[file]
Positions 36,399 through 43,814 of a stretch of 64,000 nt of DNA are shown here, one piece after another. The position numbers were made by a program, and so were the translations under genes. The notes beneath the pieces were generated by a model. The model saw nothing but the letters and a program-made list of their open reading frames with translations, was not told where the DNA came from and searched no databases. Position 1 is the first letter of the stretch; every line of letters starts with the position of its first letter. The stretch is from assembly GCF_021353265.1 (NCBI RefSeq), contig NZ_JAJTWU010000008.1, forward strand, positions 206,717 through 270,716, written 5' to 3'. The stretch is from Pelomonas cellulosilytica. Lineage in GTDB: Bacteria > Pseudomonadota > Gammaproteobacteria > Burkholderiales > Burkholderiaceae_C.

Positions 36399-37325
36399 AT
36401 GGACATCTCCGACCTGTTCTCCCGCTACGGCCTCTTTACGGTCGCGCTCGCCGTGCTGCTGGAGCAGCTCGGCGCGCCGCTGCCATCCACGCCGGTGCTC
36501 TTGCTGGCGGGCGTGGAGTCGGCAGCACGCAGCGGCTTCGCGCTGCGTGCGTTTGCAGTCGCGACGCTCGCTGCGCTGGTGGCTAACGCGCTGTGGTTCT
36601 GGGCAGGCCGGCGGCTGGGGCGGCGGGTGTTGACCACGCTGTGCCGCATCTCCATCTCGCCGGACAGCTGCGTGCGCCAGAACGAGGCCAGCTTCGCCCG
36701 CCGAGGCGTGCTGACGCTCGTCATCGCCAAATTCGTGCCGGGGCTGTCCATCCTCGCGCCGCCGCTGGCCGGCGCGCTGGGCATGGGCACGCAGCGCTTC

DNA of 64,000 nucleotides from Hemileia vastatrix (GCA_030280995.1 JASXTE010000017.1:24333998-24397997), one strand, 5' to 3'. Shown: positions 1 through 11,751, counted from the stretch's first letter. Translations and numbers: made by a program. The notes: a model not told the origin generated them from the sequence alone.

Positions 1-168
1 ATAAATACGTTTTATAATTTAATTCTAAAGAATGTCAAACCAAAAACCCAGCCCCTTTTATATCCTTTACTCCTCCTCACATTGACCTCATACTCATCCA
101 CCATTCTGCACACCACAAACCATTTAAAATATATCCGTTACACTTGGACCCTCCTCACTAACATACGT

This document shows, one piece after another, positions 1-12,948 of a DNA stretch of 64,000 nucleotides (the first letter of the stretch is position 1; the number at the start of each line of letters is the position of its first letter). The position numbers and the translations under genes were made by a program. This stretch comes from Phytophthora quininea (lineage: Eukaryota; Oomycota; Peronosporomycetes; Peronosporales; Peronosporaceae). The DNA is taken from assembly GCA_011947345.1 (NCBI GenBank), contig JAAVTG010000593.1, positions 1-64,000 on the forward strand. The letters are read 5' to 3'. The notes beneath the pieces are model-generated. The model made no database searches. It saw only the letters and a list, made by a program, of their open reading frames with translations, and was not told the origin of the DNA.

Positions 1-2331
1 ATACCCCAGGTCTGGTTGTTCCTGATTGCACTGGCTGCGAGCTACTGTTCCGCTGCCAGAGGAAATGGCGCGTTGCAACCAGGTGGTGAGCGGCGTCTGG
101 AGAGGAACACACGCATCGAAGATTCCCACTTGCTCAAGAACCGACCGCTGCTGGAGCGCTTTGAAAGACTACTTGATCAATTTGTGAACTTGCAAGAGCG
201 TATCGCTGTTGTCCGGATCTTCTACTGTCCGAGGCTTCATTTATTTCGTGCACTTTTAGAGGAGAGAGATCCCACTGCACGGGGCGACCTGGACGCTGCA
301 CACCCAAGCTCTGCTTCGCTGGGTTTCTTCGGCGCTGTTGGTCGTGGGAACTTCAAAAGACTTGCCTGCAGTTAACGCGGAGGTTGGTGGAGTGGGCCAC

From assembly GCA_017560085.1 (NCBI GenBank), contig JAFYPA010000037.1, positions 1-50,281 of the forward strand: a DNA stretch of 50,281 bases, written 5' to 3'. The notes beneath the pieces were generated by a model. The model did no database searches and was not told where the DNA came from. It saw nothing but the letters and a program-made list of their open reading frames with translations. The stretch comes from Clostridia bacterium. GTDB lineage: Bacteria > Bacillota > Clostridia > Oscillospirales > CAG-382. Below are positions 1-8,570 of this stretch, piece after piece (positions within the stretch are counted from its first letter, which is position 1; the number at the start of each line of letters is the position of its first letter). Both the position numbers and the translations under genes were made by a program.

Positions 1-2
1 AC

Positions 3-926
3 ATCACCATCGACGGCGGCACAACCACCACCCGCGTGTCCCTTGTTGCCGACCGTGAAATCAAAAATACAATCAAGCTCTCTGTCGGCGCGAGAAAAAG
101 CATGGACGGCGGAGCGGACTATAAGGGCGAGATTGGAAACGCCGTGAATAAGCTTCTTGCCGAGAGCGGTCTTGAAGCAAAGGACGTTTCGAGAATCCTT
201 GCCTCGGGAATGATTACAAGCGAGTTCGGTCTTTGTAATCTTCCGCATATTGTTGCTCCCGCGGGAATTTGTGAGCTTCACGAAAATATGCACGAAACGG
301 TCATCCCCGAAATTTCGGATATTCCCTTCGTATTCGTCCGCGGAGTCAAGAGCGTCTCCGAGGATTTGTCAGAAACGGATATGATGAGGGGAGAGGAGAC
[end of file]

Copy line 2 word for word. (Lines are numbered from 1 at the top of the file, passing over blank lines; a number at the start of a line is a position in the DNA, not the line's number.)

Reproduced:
Positions 36399-37325